G.I. Joe: Rise of Cobra Movie Review

Adam circa 1987 with Cobra Terror Drome toy set

When I think back about my childhood in the eighties, several things stand out, including my introduction to Apple computers, Transformers and G.I. Joe. Growing up, I had a subscription to the monthly comic book and many G.I. Joe toys, as you can see in the photo to the right. Yes, that’s me back in 1987 with the dreaded Cobra Terror Drome toy set! I also watched the cartoon, but I much preferred the more realistic comic book, written by Japanese-American writer, Larry Hama. No one ever died in the cartoon and everyone always had a parachute in their back pocket when their plane or helicopter exploded. And, don’t get me started on the G.I. Joe animated movie with Cobra-La!

As I progressed through high school, my interest in the toys and comics naturally waned, but my love for G.I. Joe never really went away. I’ve always thought a G.I. Joe movie could be awesome, but only if it took its lead from the comic book and not the cartoon. When Michael Bay’s Transformers came out, I was very disappointed; it was all special effects and eye-candy; for instance, you couldn’t tell the Autobots from the Decepticons, as grey metaled robots beat up on similarly grey metaled robots. Transformers 2 was better, but not enough to improve my thoughts on the franchise. When the initial photos of Darth Maul/Ray Park dressed as Snake-Eyes came out, I thought, “Wow, this could be a really good and faithful adaptation of G.I. Joe!” Those initial thoughts turned to WTF after seeing the rest of the Joes dressed like Matrix/X-Men characters. The initial trailer — accelerator suits and all — only served to reinforce the potential trainwreck building in my mind. The kicker was the photo of Cobra Commander’s mask. The producers basically said f-you to 27 years of Cobra Commander canon, saying the hood was too KKK-like and would scare children. Ummm… isn’t that the point?

No Expectations, No Regrets?

Despite the nagging feeling in the back of my mind, my expectations were raised after some early positive reviews from AintItCoolNews. Of course, AICN has been accused of being paid Hollywood hacks, a feeling that only intensified after hearing that Paramount decided not to screen the movie for critics. Sure enough the high rating on the Tomatometer for G.I. Joe dropped like a stone on Friday and is currently at 42%.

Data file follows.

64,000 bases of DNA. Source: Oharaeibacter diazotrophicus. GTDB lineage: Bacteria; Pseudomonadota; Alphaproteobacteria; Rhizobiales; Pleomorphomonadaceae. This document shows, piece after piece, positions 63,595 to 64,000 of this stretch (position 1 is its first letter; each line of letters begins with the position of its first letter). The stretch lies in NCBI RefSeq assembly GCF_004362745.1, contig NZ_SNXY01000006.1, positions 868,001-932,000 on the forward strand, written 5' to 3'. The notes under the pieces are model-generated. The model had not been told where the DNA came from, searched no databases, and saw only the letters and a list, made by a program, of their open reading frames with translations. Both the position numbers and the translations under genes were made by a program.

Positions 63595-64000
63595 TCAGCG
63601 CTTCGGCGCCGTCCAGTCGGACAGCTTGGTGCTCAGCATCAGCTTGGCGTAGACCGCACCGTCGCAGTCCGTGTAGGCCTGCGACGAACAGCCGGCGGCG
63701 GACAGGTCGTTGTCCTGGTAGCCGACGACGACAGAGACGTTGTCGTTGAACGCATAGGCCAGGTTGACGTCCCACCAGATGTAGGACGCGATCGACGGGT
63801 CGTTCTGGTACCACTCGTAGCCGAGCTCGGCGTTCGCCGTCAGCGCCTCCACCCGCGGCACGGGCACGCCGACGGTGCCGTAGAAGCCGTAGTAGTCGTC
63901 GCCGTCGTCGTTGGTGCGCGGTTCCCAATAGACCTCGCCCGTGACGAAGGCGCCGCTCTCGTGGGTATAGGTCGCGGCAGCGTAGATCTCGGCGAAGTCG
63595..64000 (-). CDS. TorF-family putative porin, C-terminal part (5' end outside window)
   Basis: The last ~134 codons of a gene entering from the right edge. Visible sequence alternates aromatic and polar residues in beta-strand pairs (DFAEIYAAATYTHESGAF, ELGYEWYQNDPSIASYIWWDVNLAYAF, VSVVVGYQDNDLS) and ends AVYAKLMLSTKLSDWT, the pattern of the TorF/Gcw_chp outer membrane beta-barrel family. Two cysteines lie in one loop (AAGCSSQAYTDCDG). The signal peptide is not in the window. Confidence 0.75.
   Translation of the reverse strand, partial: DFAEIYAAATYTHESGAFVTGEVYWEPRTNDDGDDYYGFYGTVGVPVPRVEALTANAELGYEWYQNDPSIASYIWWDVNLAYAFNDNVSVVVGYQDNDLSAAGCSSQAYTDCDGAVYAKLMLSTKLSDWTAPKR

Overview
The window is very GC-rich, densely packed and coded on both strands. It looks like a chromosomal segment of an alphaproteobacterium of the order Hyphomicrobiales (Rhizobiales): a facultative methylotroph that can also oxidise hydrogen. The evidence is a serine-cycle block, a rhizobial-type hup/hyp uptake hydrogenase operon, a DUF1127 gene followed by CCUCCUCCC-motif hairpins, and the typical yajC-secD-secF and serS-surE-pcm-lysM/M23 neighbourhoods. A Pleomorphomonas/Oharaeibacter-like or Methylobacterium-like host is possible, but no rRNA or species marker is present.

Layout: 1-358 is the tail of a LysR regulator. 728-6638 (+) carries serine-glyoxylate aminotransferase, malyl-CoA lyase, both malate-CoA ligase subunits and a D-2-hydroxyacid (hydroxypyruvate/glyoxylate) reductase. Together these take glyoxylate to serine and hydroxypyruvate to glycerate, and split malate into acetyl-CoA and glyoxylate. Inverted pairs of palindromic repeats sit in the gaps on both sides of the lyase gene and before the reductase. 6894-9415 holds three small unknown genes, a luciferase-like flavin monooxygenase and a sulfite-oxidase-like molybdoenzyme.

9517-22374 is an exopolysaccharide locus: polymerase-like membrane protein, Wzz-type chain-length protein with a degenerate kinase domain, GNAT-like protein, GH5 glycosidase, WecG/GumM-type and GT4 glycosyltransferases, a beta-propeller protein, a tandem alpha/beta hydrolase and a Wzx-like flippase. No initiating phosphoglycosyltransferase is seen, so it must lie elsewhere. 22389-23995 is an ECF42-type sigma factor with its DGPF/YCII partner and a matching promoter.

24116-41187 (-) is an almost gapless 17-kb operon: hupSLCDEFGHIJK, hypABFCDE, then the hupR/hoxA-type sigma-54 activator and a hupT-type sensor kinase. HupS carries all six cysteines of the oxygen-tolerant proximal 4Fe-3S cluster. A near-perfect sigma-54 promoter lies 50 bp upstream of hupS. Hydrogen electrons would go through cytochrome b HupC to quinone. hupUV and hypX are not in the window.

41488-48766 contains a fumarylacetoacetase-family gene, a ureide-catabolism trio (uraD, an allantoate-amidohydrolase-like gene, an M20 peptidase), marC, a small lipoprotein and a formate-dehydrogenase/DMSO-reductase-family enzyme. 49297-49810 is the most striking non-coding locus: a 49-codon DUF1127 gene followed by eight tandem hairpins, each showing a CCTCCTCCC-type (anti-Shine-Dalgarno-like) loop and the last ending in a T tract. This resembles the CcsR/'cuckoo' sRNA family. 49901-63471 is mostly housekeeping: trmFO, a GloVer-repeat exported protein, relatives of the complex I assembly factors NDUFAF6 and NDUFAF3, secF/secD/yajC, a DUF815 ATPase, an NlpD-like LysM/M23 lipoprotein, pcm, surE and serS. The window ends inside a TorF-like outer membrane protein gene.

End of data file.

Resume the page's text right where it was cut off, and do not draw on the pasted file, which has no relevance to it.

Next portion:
Before heading out to see the movie, I asked myself, “Were these movie reviewers G.I. Joe fans growing up? Did they understand the mythology, did they know by heart nearly every issue of the comic book, did they know each character’s background and motivations, and did they ever play with the toys?” Who is the target audience for the film? Over the course of marketing our own documentary, AUTUMN GEM, Rae and I have had to answer that very question; show the film to your target demographic and audience, and they will love it.

And so, on Friday, I went with Dardy… and three of my G.I. Joe action figures in my pocket, hooded Cobra Commander, Snake-Eyes (1982 version, no swivel-arm battle grip) and Snake-Eyes (1985 – the definitive version), to the nearby Winchester movie theatre to see G.I. Joe: Rise of Cobra.

Spoiler alerts to follow. If you’ve read this far, however, I think you’re hardcore enough that you’ve already seen the movie! This review is not so much a review but a free-flow of thoughts coming from 27+ years of being a G.I. Joe fanatic. You have been warned!

In short, G.I. Joe: Rise of Cobra represents an mixed-bag amalgamation between the comic book, cartoon, and toys.

Tragedy As The Primary Motivating Force

In the comic book, tragedy has always played a critical role in determining the motivations and actions of the major characters. The Baroness and Cobra Commander, for instance, use the tragedies in their lives to justify their megalomaniacal plans and ruthless deeds. Storm Shadow, on the other hand, seeks revenge as a form of personal redemption; anyone in the way of his quest to find his uncle’s murderer is just an obstacle to eliminate. Finally, the central character in the G.I. Joe comics, Snake-Eyes, never lets tragedy stop him from fulfilling his duty to his friends, teammates, and country.

Snake-Eyes versus Duke

G.I. Joe: Rise of Cobra almost gets this right. It uses personal tragedy as a motivating factor for Destro, Baroness, Cobra Commander, Snake-Eyes, Duke, and Storm Shadow, but the movie ultimately disappoints because it shifts the focus from Snake-Eyes to Duke. In the comic book, it’s Snake-Eyes who’s the common center by which all the characters and plot revolve around. Changing the storyline and backgrounds of Cobra Commander, Baroness, Scarlett, Cobra, etc. to revolve around Duke is the single, biggest mistake of G.I. Joe: Rise of Cobra.

This change didn’t come from left-field; the cartoon focused on Duke. Snake-Eyes is still a badass, but in Rise of Cobra, he’s just a side character in the greater storyline of Duke and the Baroness.

I have compiled a list of changes made to the backgrounds of characters in Rise of Cobra and the comic book. See how the movie adapted elements of other characters’ backstory into Duke, Baroness, and Cobra Commander? Don’t you agree that the comic book plot is far better than the movie?

Movie Comic (Real American Hero Continuity)
Duke is betrothed to Anna and promises to take care of her kid brother, Rex, during their upcoming deployment. During a mission in Africa, Duke sends Rex into a building which is summarily destroyed. Duke blames himself for Rex’s death and can’t bear to see Anna, leaving her at the altar/gravesite. Years later, Anna later turns up as the mysterious Baroness. Snake-Eyes is in Vietnam when he stumbles upon the murder of a businessman. The killers are then shot dead by Snake-Eyes, shortly before the businessman’s kid sister walks into the scene. Seeing Snake-Eyes standing over her brother’s lifeless body, she blames him for his death and vows revenge. She becomes the terrorist known as the Baroness and later joins Cobra.